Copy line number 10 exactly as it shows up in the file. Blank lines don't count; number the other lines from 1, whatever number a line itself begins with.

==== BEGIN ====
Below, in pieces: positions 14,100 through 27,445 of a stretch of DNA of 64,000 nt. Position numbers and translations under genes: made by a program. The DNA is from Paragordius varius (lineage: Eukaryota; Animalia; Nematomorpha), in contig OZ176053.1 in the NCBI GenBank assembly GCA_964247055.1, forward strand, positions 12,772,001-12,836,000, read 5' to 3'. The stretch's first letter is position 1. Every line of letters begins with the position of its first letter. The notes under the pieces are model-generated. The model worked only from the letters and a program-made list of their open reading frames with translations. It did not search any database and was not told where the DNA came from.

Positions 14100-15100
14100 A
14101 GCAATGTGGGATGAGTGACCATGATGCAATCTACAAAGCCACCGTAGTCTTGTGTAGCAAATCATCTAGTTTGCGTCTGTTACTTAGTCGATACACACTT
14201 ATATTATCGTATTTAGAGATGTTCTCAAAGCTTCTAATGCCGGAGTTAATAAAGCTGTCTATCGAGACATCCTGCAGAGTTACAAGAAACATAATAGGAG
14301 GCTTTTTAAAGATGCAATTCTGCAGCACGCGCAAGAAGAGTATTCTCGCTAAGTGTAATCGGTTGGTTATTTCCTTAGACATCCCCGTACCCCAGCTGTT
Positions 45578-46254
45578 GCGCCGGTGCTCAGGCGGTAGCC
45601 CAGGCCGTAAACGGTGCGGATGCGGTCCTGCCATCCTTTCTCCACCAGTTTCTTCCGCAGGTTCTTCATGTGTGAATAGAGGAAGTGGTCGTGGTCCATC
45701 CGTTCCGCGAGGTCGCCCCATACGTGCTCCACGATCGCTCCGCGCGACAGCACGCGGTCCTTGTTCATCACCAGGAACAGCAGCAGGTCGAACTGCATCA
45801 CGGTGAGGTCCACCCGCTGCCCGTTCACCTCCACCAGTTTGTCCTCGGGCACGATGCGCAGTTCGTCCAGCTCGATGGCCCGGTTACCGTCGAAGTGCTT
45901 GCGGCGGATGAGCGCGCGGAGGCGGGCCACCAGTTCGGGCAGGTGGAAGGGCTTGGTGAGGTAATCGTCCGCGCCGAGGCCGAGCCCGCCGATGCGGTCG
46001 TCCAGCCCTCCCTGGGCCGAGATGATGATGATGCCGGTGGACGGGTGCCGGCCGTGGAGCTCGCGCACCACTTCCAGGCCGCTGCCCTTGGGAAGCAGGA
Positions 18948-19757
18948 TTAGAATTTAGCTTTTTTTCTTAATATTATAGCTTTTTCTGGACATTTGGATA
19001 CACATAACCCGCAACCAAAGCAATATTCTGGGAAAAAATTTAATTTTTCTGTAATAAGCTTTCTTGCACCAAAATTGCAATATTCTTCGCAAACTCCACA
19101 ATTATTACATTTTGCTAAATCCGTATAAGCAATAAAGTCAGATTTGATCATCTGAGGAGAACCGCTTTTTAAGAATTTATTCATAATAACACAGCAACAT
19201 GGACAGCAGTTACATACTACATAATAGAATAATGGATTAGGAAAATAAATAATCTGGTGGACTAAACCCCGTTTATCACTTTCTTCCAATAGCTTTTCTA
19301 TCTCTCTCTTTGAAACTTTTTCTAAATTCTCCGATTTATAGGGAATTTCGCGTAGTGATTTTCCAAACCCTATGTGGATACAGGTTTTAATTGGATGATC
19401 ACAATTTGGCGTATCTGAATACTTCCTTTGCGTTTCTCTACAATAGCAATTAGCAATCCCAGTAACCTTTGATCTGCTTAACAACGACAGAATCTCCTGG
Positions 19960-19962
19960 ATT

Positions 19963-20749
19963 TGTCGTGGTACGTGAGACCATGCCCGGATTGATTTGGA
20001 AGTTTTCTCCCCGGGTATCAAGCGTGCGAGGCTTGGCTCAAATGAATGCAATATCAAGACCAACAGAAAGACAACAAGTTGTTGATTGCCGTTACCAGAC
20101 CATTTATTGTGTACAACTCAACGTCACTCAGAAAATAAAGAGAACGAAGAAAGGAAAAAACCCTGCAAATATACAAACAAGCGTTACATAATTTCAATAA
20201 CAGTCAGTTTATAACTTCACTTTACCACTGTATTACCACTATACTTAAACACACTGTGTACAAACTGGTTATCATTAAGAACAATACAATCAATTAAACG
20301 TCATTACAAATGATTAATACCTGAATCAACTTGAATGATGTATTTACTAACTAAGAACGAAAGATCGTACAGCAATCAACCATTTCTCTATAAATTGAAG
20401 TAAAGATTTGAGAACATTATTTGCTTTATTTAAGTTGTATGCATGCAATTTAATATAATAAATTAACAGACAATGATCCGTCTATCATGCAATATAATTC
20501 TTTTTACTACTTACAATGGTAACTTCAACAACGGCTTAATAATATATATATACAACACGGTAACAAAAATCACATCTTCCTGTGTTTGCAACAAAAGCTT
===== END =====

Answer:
45701 CGTTCCGCGAGGTCGCCCCATACGTGCTCCACGATCGCTCCGCGCGACAGCACGCGGTCCTTGTTCATCACCAGGAACAGCAGCAGGTCGAACTGCATCA